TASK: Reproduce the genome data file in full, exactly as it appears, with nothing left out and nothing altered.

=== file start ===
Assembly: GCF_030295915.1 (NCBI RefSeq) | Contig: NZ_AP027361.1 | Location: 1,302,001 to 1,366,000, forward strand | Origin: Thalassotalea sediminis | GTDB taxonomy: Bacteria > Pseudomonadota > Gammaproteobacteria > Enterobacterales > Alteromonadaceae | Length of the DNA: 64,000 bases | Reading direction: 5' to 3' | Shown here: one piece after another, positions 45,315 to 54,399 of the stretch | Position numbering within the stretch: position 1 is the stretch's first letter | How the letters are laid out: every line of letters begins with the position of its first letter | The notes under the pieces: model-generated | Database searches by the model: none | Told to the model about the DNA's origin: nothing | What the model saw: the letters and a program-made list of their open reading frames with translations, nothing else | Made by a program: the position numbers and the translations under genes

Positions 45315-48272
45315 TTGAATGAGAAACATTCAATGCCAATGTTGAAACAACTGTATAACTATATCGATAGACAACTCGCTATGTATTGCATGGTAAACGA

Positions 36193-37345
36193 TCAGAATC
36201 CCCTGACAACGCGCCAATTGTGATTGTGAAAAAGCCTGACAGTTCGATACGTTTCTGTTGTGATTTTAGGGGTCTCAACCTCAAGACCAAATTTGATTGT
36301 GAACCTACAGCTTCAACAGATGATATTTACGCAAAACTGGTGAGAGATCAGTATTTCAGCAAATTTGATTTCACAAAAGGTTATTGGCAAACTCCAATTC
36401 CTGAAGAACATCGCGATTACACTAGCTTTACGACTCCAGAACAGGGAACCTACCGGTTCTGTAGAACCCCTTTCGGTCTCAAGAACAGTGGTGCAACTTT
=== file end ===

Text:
Assembly: GCF_030295915.1 (NCBI RefSeq) | Contig: NZ_AP027361.1 | Location: 1,302,001 to 1,366,000, forward strand | Origin: Thalassotalea sediminis | GTDB taxonomy: Bacteria > Pseudomonadota > Gammaproteobacteria > Enterobacterales > Alteromonadaceae | Length of the DNA: 64,000 bases | Reading direction: 5' to 3' | Shown here: one piece after another, positions 45,315 to 54,399 of the stretch | Position numbering within the stretch: position 1 is the stretch's first letter | How the letters are laid out: every line of letters begins with the position of its first letter | The notes under the pieces: model-generated | Database searches by the model: none | Told to the model about the DNA's origin: nothing | What the model saw: the letters and a program-made list of their open reading frames with translations, nothing else | Made by a program: the position numbers and the translations under genes

Positions 45315-48272
45315 TTGAATGAGAAACATTCAATGCCAATGTTGAAACAACTGTATAACTATATCGATAGACAACTCGCTATGTATTGCATGGTAAACGA

Positions 36193-37345
36193 TCAGAATC
36201 CCCTGACAACGCGCCAATTGTGATTGTGAAAAAGCCTGACAGTTCGATACGTTTCTGTTGTGATTTTAGGGGTCTCAACCTCAAGACCAAATTTGATTGT
36301 GAACCTACAGCTTCAACAGATGATATTTACGCAAAACTGGTGAGAGATCAGTATTTCAGCAAATTTGATTTCACAAAAGGTTATTGGCAAACTCCAATTC
36401 CTGAAGAACATCGCGATTACACTAGCTTTACGACTCCAGAACAGGGAACCTACCGGTTCTGTAGAACCCCTTTCGGTCTCAAGAACAGTGGTGCAACTTT